It is important to keep your mLearning module navigation simple. Whilst there is a vast array of buttons, graphics and interactivity that you can incorporate into eLearning, for mLearning it is recommended that only the ‘essential’ buttons are incorporated. It is likely that your learner will be completing your module on a small screen and the last thing you want is your learner becoming frustrated and disengaged. Ideally your learner should be able to navigate your learning material with one or two fingers at the most (Timothy 2016). 


Client sample for Unconscious Bias training.

4. Avoid Scrolling

Great mLearning will keep scrolling to a minimum. If you have a lot of content in your module it is better to split the content over multiple pages. (Timothy, 2016). Remember the benefits of mLearning, its quick and easy for the learner to get the information they need. If scrolling exists, there is a lot of text. If scrolling doesn’t exist, your learning focuses on decisions and actions and this therefore creates better learning. Keep in mind that this will have an impact on how you design your training. So when you are designing a mLearning module, think…. “How can I teach this concept at a glance?”.

5. Compress mLearning Content to Reduce Loading Time

What you don’t want is your learner impatiently watching a loading spinning wheel continually spin around on their screen as they wait for what feels like years for the module to start (I’m sure we have all experienced this frustration). This is why it is smart to compress your eLearning content to reduce load times. A couple of ways to do this is by reducing the quality of your images (72 dpi is recommend for web), compress videos and reduce the frame rate to about 15, preload elements where possible and use media that exists in your software rather than creating it in design software and importing it.

Using the above tips can enable you to create an effective mLearning course and in turn allow your learners to benefit from your eLearning, anywhere and at any time. Mobile device usage is on the rise, as is mLearning (Pappas, 2014) so why not tap into society’s habitual and automatic behaviours by sharing learnings through their beloved devices?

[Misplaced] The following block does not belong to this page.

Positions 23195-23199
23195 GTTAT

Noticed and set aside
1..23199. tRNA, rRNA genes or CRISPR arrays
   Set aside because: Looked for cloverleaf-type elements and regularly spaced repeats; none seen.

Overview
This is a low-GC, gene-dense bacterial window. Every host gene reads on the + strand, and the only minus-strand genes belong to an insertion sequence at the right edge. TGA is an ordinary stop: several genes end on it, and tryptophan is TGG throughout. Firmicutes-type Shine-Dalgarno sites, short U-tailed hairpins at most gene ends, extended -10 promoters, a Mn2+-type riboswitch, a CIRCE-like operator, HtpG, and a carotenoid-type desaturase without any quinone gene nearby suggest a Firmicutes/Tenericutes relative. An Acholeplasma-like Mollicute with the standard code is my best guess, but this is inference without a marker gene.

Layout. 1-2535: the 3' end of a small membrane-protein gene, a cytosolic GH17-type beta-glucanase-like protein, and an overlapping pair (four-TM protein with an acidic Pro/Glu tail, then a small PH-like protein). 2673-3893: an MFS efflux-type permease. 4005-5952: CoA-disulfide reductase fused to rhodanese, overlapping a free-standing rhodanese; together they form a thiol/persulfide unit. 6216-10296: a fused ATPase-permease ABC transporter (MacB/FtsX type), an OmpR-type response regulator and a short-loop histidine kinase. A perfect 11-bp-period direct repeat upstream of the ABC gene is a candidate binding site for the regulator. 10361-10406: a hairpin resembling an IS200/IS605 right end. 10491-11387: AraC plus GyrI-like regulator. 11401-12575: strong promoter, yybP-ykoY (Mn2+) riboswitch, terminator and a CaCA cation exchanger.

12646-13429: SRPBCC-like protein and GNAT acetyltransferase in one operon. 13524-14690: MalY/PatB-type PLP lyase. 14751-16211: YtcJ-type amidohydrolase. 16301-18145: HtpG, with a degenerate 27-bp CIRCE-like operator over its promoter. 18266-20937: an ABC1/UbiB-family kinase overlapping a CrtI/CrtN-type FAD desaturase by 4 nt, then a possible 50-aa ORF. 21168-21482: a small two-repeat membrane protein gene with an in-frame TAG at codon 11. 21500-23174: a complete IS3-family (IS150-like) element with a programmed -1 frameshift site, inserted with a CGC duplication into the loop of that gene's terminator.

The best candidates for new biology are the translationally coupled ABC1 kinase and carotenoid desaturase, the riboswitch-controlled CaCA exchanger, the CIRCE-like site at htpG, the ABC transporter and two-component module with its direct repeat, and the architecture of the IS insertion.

At Belvista Studios we are always striving to keep up with the latest trends in eLearning and this is one that can’t be missed. If you are interested in creating mLearning for your organisation, let us partner with you to create something great together. Visit our website via visiting or email to find out more. 

A little bit about the author... 

"I am Hannah and I am passionate about how we can create effective and fun learning experiences. I believe that if you create enjoyment and social connection through learning, learning outcomes can sky rocket! The world is changing and becoming more and more digital by the day. We need to harness this and see what's possible!".


Buff, T.B. (2013). ELearning Industry. Retrieved 6 November, 2016, from

Gregoire, C.G. (2015) Huffingtonpost. Huffington Post Australia. Retrieved 4 November, 2016, from

Habeeb Omer , A.H.O. (2015). ELearning Industry. Retrieved 6 November, 2016, from

Pappas, C.P. (2014). ELearning Industry. Retrieved 6 November, 2016, from

Rose, M.R. (2015). ELearning Industry. Retrieved 6 November, 2016, from

Timothy , T.A. (2016). ELearning Industry. Retrieved 6 November, 2016, from